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The Honolulu Advertiser
Posted on: Sunday, January 22, 2006

Quick guide helps viewers understand K-drama quirks

By Jeff Chung


Every week in February and March, KBFD and The Honolulu Advertiser will give away a K-drama DVD set. To win the series "Love Letter," for the second week of February, answer this question: Which series is about a reality TV show?

Send your answer with your name, address and daytime telephone to: Honolulu Advertiser, Island Life, K-Drama DVD, P.O. Box 3110, Honolulu, HI 96802. Or write to islandlife@honoluluadvertiser.com, with "K-Drama DVD" in the subject line. A random drawing will pick the winner. Entries must be received by Jan. 30. The winner will be notified by Feb. 7.

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Korean-drama quirks:

1. Make the shows unique

2. Are culturally interesting

3. Make me want to say "huh?"

Share your opinion at www.honoluluadvertiser.com. Click on the Island Life link. Polling ends at 11 a.m. Friday. See results next Sunday.

Last week's poll

Last week, we asked readers to pick their favorite drama. The results: 106 "A Farewell to Tears," 99 "Stained Glass," 53 "Sweet Spy," 36 "To Marry a Millionaire."

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Elements of South Korean dramas sometimes baffle local viewers. While the reasons behind them are universal soap-opera tactics, other K-drama features are related to real Korean life. Here are cultural contexts to help solve the riddles.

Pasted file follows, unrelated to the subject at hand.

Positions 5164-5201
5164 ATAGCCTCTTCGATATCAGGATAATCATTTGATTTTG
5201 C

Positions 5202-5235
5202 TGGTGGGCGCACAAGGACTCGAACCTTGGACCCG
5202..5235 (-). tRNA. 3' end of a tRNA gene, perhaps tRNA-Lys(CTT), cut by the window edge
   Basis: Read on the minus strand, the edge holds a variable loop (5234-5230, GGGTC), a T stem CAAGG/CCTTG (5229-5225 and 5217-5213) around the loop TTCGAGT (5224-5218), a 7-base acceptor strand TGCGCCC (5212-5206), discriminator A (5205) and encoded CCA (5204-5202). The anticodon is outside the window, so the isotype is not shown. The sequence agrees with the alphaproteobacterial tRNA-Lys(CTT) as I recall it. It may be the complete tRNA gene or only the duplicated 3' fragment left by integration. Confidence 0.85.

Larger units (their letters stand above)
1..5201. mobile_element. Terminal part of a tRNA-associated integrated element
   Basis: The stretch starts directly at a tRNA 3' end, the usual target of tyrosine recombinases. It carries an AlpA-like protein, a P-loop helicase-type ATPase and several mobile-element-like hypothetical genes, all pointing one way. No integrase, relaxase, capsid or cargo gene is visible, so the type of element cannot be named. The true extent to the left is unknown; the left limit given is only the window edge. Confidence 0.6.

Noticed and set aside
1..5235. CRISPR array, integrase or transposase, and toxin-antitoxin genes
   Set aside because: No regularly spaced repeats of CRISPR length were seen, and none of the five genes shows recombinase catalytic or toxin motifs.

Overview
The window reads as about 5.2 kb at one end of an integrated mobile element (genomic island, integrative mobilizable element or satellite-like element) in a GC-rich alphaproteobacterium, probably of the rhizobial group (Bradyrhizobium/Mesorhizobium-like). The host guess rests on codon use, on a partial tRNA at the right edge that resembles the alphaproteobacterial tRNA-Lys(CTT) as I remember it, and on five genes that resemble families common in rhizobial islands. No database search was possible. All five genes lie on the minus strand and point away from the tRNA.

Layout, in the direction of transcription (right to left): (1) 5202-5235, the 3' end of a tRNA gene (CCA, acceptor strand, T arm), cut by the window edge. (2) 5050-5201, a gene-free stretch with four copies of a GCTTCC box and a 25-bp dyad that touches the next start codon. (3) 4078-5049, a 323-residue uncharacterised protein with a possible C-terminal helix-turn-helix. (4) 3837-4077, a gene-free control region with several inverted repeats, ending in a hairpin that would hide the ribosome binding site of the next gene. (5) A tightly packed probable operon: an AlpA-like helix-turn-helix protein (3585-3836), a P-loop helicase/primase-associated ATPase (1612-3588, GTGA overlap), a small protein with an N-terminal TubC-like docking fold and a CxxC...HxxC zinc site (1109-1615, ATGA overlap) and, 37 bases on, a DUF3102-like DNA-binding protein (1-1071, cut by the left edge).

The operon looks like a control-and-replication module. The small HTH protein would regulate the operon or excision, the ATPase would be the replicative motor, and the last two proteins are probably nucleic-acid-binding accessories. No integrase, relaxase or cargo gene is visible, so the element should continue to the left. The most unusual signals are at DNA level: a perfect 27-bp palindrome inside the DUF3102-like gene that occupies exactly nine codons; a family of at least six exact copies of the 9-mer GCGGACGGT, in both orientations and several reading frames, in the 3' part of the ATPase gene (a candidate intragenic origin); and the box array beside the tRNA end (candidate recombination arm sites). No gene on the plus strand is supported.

Q. Why do characters keep their illness a secret from everyone?

A. As with any American soap opera, such as "All My Children," illness —usually terminal — is an integral part of Korean-drama story lines. In addition, the person dying, such as the main character in "Rosy Life," usually doesn't tell anyone about the condition. People keep illness a secret because they don't want to burden family and friends. So the sick struggle on their own and suffer quietly until one day, someone finds medication around the house or the character collapses. And when taken to the hospital, all is revealed.

Q. Why is there a humidifier in every hospital scene?

A. The air in Korea can really get dry at certain times of the year, that's why humidifiers are common props in hospital scenes. Also, in the U.S., we usually take flowers to patients in hospitals but in Korea, you will often see family or friends bringing a case of fruit juice. The drinks aren't for the patient, but for other visitors.

Q. Why do characters go to bed in their day or work clothes?

A. This is not a common Korean practice. It's the directors' heavy-handed way of emphasizing the long, hard days of the working class. Going to bed still dressed implies the characters are so fatigued they don't have the energy to change or shower.

Q. Why are there so many scenes that involve eating or are set in cafes?

A. Korea is a cafe society — cafes are the popular meeting places for business and pleasure. Hundreds of great restaurants and chic cafes line the streets in Seoul's Kang Nam area. People are busy, so mealtimes are often the only times families get together. Also, with a need for controlled lighting environments combined with limited production budgets, eating scenes are ideal. The networks have full kitchens to prepare meals in the dramas — I hear that the quality of the food is really good. I am sure the crews and actors eat together after a successful take.

Q. When characters have a hard time, why do they always end up in a bar?